Role of the Foster Family
The foster family is expected to provide good quality food, exercise, socialization, a safe place to eat, sleep and play, and most of all, love. Although it’s a family affair, children should never be left alone with or made responsible for the care of a foster pet. Foster families are not expected to place the animal. Ideally, pre-approved potential adopters should be able to meet the animal at the foster home, although other arrangements can be made. The foster parent should observe the interaction and answer questions, and if there are any incidents that lead the foster parent to doubt the advisability of the match, it should be noted and reported to the foster coordinator. Foster families are encouraged to make recommendations but do not approve or deny an adoption.
Cost of Fostering
How much you choose to spend on your foster pet is up to you. Some foster families want to assume full responsibility for care, but it’s certainly not a requirement. We can provide necessities like crates, litterboxes, toys, beds, etc. and food if needed. Generally, any medical care including testing, vaccinations, or worming will be done prior to placing the animal in foster care, except when not advisable due to age or condition. Additional veterinary care will be paid by TNSPCA and must be approved in advance by a foster coordinator, who will also schedule appointments. Foster families may be asked to transport an animal to the vet for spay/neuter surgery or other treatment.
Problems with a Foster Pet
We do not abandon the foster family. If there is a problem, contact a foster coordinator for help or advice to work through the problem. If an animal bites or shows any sign of aggression we will remove the animal as soon as possible. Foster families are expected to maintain weekly contact with a foster coordinator and may be asked to keep a progress report.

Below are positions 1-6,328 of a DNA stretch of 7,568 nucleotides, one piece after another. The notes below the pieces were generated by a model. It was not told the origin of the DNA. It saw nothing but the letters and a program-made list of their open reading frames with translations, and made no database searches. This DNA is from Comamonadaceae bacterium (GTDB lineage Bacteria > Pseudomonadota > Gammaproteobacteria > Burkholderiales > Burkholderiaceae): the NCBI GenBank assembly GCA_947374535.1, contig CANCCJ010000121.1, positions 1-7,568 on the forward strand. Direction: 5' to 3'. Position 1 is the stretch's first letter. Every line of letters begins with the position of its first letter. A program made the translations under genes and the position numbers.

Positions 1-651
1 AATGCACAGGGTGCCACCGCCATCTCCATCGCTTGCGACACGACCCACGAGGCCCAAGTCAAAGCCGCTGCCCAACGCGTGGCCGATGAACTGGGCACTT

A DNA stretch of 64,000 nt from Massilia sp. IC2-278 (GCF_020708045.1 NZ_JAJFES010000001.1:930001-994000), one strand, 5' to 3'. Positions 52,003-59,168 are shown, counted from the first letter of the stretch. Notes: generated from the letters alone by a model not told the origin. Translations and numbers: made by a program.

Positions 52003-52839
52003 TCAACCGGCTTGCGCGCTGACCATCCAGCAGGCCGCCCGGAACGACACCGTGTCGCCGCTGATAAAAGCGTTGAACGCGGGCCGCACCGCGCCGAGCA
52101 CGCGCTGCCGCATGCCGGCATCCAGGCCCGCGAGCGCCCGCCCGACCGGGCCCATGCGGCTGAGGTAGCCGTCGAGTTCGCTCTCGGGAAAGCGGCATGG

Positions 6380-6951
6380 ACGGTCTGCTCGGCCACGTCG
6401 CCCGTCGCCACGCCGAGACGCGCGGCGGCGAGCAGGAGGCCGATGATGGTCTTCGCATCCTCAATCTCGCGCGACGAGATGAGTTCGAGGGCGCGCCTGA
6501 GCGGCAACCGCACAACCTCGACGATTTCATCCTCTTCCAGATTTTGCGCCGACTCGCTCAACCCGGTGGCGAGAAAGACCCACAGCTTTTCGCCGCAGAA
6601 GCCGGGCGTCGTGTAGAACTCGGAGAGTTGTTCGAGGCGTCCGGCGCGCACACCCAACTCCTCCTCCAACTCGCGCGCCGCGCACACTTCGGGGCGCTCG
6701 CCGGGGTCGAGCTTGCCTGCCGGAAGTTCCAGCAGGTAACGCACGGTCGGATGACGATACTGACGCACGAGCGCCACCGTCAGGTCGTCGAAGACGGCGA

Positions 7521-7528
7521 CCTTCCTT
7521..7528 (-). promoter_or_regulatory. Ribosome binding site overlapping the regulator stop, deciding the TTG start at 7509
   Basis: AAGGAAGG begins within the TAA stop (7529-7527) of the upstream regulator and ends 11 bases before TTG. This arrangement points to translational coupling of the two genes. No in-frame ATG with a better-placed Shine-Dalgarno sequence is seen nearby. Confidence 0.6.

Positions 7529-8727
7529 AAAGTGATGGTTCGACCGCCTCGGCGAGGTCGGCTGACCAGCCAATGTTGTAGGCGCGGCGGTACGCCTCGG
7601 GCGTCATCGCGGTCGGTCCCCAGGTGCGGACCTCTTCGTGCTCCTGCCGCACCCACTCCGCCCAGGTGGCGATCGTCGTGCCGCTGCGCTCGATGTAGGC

If you and/or your family is interested in becoming a foster home/family, please contact us now.
The SPCA of Tennessee takes in as many dogs and cats from over-crowded animal shelters as long as we have foster homes or have the funding to board them for a short time to save their lives.
Animals at shelters have limited days after their stray hold (usually 4 – 6 days). Some shelters have 40 to to 400 dogs and cats, since shelters have to take in abandoned dogs and cats daily, they run out of cage space, therefore, the dog or cat that has been there days prior will be euthanized. It doesn’t matter if they are young puppies or kittens or pure breeds (about 30% are pure breeds).
Overpopulation of domestic animals forces local animal control agencies in Tennessee to euthanize dogs and cats every year. A cat or dog is killed in a local animals shelter every 63 second. Depending on the shelter and space, after their stray hold, some only have 1-2 days left, and some have 1-2 weeks to be adopted or they will be euthanize as well. If you can foster or adopt, think about sponsoring a dog or a cat given us the opportunity to given them a second chance.